52      The fact that the consumer is not provided with the confirmation of the contract on a durable medium does not, however, affect the application of Article 6(5) of Directive 2011/83, which provides that the information referred to in Article 6(1) of that directive is to form an integral part of the distance or off-premises contract and may not be altered unless the contracting parties expressly agree otherwise. It is apparent from the very wording of Article 6(5) that the EU legislature did not make the inclusion of that information in the contract concluded with the consumer subject to fulfilment, by the trader, of its obligation to provide the consumer with the confirmation of the contract on a durable medium. An interpretation to the contrary would run counter to the objective of consumer protection pursued by Directive 2011/83.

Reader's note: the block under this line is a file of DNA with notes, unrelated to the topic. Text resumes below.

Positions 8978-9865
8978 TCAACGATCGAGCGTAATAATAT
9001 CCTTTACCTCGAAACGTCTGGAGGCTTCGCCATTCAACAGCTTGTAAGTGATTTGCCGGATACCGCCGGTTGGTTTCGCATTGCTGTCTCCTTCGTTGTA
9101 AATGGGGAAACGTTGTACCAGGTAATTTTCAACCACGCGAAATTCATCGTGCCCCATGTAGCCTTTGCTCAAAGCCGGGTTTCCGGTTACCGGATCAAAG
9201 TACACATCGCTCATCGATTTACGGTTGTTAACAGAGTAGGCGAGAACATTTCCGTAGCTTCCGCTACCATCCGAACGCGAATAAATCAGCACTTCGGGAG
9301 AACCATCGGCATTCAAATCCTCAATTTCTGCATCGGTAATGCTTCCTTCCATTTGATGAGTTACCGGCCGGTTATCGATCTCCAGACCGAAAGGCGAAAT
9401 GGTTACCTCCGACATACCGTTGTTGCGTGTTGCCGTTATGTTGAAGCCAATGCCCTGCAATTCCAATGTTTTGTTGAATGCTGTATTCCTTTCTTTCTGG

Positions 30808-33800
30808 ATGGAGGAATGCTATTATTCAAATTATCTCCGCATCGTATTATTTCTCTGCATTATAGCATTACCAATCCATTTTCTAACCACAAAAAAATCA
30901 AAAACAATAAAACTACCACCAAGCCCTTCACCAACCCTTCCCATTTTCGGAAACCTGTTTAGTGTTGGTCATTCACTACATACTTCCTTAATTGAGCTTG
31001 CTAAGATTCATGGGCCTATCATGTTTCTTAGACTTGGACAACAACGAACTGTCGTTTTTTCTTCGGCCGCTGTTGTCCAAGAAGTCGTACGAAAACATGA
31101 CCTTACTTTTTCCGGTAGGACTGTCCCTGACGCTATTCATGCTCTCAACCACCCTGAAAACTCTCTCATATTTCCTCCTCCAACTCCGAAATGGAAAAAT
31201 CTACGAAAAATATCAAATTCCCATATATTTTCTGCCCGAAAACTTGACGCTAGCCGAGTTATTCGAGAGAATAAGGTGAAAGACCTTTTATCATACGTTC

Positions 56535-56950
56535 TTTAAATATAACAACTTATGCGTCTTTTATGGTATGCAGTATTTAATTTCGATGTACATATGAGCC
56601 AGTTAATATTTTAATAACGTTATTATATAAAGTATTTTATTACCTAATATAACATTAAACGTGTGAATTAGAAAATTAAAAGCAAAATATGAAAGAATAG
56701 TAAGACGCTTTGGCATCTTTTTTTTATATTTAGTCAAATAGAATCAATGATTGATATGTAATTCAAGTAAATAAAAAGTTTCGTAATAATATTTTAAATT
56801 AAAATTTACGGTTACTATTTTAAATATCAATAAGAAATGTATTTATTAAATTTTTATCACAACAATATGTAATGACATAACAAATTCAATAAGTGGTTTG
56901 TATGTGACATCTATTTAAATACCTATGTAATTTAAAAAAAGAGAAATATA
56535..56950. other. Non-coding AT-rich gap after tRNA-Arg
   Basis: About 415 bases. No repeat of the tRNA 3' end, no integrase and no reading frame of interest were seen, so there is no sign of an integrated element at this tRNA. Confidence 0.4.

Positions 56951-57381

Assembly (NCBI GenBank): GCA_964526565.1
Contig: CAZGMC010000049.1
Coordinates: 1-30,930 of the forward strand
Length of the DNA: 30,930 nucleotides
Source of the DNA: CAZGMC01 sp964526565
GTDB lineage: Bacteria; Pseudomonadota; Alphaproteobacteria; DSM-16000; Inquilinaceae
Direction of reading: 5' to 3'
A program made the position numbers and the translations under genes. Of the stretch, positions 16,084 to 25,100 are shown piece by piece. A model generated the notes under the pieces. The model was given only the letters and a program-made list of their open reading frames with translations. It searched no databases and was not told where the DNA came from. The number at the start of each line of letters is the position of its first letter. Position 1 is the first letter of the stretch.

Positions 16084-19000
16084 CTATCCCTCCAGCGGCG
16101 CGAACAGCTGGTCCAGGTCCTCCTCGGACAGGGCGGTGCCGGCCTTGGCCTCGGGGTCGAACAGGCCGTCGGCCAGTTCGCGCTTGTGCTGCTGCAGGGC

53      In the light of the foregoing considerations, the answer to the second question is that Article 6(1) and (5) and Article 8(1) and (7) of Directive 2011/83 must be interpreted as not precluding the information referred to in Article 6(1) from being provided to the consumer, prior to the conclusion of the contract, only in the general terms and conditions for the provision of services on the intermediary’s website, which that consumer actively accepts by ticking the box provided for that purpose, provided that that information is brought to the consumer's attention in a clear and comprehensible manner. However, such a means of providing information cannot act as a substitute for providing the consumer with the confirmation of the contract on a durable medium, within the meaning of Article 8(7) of that directive, since this does not prevent that information from forming an integral part of the distance or off-premises contract.